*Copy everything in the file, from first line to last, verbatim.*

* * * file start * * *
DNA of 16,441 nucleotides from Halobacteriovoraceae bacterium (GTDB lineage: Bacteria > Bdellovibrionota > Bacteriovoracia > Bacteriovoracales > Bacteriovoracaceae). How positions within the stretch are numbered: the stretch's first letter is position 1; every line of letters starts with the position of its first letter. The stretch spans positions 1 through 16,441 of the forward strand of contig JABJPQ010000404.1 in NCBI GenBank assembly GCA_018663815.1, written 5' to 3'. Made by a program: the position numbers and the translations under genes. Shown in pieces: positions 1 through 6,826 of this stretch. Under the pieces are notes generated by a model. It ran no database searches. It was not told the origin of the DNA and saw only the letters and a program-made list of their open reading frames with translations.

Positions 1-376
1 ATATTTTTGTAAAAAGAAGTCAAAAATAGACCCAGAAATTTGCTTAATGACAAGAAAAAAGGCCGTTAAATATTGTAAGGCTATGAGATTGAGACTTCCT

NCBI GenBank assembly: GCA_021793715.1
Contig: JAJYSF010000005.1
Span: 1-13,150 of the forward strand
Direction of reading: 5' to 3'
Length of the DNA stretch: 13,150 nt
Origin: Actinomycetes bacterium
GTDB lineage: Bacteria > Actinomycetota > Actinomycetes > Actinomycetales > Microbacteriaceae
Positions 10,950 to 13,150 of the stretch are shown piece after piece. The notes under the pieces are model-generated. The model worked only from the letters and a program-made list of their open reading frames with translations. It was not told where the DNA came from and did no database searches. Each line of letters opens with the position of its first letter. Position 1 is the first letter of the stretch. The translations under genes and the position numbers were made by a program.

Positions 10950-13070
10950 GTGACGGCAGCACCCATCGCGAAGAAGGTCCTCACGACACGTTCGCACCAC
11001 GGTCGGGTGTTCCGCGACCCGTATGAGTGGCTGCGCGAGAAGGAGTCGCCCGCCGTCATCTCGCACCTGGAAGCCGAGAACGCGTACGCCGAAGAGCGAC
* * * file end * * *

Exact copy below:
DNA of 16,441 nucleotides from Halobacteriovoraceae bacterium (GTDB lineage: Bacteria > Bdellovibrionota > Bacteriovoracia > Bacteriovoracales > Bacteriovoracaceae). How positions within the stretch are numbered: the stretch's first letter is position 1; every line of letters starts with the position of its first letter. The stretch spans positions 1 through 16,441 of the forward strand of contig JABJPQ010000404.1 in NCBI GenBank assembly GCA_018663815.1, written 5' to 3'. Made by a program: the position numbers and the translations under genes. Shown in pieces: positions 1 through 6,826 of this stretch. Under the pieces are notes generated by a model. It ran no database searches. It was not told the origin of the DNA and saw only the letters and a program-made list of their open reading frames with translations.

Positions 1-376
1 ATATTTTTGTAAAAAGAAGTCAAAAATAGACCCAGAAATTTGCTTAATGACAAGAAAAAAGGCCGTTAAATATTGTAAGGCTATGAGATTGAGACTTCCT

NCBI GenBank assembly: GCA_021793715.1
Contig: JAJYSF010000005.1
Span: 1-13,150 of the forward strand
Direction of reading: 5' to 3'
Length of the DNA stretch: 13,150 nt
Origin: Actinomycetes bacterium
GTDB lineage: Bacteria > Actinomycetota > Actinomycetes > Actinomycetales > Microbacteriaceae
Positions 10,950 to 13,150 of the stretch are shown piece after piece. The notes under the pieces are model-generated. The model worked only from the letters and a program-made list of their open reading frames with translations. It was not told where the DNA came from and did no database searches. Each line of letters opens with the position of its first letter. Position 1 is the first letter of the stretch. The translations under genes and the position numbers were made by a program.

Positions 10950-13070
10950 GTGACGGCAGCACCCATCGCGAAGAAGGTCCTCACGACACGTTCGCACCAC
11001 GGTCGGGTGTTCCGCGACCCGTATGAGTGGCTGCGCGAGAAGGAGTCGCCCGCCGTCATCTCGCACCTGGAAGCCGAGAACGCGTACGCCGAAGAGCGAC